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World Boxing Federation Champions Of The Past: Steve Roberts

Posted on December 11 2014                                              Bookmark and Share
By: Clive Baum



Since the World Boxing Federation was originally founded by American Larry Carrier in 1988, many of the sport’s biggest names have won a WBF title, and proudly defended the blue, red and gold belt all over the world.

In previous parts of the WBF Champions Of The Past series, we profiled former WBF Champions Johnny Nelson, Greg Haugen, Samson Dutch Boy Gym, Angel Manfredy, Carl Daniels, Ricky Parkey, Jeff Malcolm, Juan Lazcano, Jimmy Thunder, Junior Witter and Thulani "Sugarboy" Malinga.

Steve Roberts may not be a world-wide household name, but the Englishman is actually one of the most successful WBF World Champions in history.


Born in the London borough of Newham in 1972, “Robbo” was an entertaining Southpaw who turned professional as a Super Welterweight at twenty-two in March 1995 on a low-key show at the Festival Hall in Basildon, Essex. On that night he won a six-round decision over experienced journeyman Julian Eavis (14-72-4).

In his first thirteen months in the paid ranks, Roberts went 8-0 (4) against less-than-frightening opposition, before his first real test came against fellow undefeated prospect George Richards (6-0) in May of 1996. Roberts beat Richards on points, and things started to look promising.

After three more wins, Roberts was matched with British-based Ghanaian Gilbert Jackson (15-2) for the vacant Southern Area title on a show jointly arranged by top-promoters Barry Hearn and Frank Maloney at “The Home Of British Boxing”, York Hall in London.

He beat Jackson on points, and after two years as a pro Roberts had won his first title and started to look for his next step towards his dream of becoming a world champion. But it would be another three years before he finally got his shot to make his mark on the big stage.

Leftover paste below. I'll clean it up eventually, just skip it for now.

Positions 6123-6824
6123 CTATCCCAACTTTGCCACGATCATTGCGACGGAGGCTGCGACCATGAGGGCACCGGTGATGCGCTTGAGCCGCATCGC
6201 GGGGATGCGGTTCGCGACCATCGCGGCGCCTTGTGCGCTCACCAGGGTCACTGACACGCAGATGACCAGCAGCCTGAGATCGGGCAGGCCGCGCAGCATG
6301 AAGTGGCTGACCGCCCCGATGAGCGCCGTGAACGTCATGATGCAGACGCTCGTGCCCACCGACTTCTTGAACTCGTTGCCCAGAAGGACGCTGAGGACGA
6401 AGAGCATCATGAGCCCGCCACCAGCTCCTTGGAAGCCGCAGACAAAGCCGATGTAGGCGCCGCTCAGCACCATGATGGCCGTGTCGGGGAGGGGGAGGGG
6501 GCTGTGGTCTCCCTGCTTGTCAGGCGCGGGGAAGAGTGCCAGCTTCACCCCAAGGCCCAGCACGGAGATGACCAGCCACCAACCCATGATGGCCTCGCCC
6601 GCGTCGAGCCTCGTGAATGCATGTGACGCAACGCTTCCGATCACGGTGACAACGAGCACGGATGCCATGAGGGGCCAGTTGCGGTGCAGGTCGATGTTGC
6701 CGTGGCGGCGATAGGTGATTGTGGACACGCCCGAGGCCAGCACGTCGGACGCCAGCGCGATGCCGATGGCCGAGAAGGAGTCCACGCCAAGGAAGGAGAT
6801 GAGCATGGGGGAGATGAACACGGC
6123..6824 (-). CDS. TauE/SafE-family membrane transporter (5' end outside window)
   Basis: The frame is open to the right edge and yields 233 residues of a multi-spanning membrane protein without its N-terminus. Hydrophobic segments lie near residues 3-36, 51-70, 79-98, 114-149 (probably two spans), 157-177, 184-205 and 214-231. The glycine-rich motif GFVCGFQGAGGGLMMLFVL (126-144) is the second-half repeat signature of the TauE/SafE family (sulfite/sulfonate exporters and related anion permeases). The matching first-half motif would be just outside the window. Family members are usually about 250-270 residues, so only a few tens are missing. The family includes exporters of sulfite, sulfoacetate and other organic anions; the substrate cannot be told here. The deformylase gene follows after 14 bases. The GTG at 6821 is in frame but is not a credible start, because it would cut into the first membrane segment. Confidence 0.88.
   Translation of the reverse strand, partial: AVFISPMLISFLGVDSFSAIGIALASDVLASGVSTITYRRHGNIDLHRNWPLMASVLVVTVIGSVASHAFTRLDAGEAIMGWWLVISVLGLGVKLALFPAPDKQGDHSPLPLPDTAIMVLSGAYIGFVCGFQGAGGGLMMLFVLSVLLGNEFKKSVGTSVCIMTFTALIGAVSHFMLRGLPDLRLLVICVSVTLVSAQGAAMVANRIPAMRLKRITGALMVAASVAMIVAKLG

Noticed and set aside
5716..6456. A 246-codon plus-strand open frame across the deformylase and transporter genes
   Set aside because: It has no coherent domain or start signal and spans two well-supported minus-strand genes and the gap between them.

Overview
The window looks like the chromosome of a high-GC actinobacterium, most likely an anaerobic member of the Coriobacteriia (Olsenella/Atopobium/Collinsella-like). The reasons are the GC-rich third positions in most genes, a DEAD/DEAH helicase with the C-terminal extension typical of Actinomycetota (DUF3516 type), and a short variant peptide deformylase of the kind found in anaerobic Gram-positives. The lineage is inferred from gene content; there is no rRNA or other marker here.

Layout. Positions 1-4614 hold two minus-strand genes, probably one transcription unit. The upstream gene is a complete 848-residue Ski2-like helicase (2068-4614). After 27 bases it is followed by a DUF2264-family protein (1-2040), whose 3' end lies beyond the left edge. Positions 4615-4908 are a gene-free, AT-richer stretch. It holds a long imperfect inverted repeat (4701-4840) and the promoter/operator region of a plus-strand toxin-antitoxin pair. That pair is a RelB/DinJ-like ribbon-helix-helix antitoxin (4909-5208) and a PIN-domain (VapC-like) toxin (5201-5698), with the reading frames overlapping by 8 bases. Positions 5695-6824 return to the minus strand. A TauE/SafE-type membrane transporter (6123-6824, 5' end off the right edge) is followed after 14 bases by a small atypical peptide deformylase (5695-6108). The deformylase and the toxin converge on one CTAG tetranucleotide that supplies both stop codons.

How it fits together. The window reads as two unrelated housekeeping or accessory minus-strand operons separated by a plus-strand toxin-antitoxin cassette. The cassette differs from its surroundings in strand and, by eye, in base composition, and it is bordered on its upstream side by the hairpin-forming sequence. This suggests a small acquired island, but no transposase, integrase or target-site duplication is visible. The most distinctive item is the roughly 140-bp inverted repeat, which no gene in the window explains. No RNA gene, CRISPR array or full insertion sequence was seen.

In June of 2000 Matchroom Boxing, headed by the aforementioned Barry Hearn, provided Roberts with his big chance, and at 19-0 (7), he was pitted against Belgian champion Mike Algoet (17-3) for the vacant WBF World Super Welterweight title in Bloomsbury, London, not far from his home in West Ham.

Fighting in front of a big TV audience on Sky Sports, and with loads of his supporters at ringside, Roberts grabbed the opportunity with both hands, and outboxed Algoet to win a twelve-round decision. The performance impressed Hearn and Sky so much that it would be the start of a very busy period for the new world champion.

Two months later, at the Fountain Leisure Centre in Brentwood, London, Roberts made a statement in his first title-defense by stopping Commonwealth Welterweight Champion Scott Dixon (22-2-2) in nine rounds. If there was any doubt after the Algoet victory, it was clear now that Roberts had arrived.

In December of 2000, he stopped former French champion Mohamed Hissani (12-1) in the seventh round round to retain his crown, before blowing out Argentinean Sergio Ernesto Acuna (24-4) inside the first three minutes the following March.

With three successful title-defenses in seven months, and the quick nights work against Acuna, Roberts was faced with his stiffest challenge to date in former WBC World Champion Keith Mullings (16-7-1) on April 7 2001 at the Conference Centre in Wembley, London.

Mullings had lost a split decision to Raul Marquez (27-0) for the IBF world title in 1997, but stopped Hall-Of-Famer Terry Norris (47-6) in nine rounds for the WBC belt that same year. He made one successful defense against David Ciarlante (23-0), before losing the title in early 1999 on another split decision to Javier Castillejo (43-4) in Spain.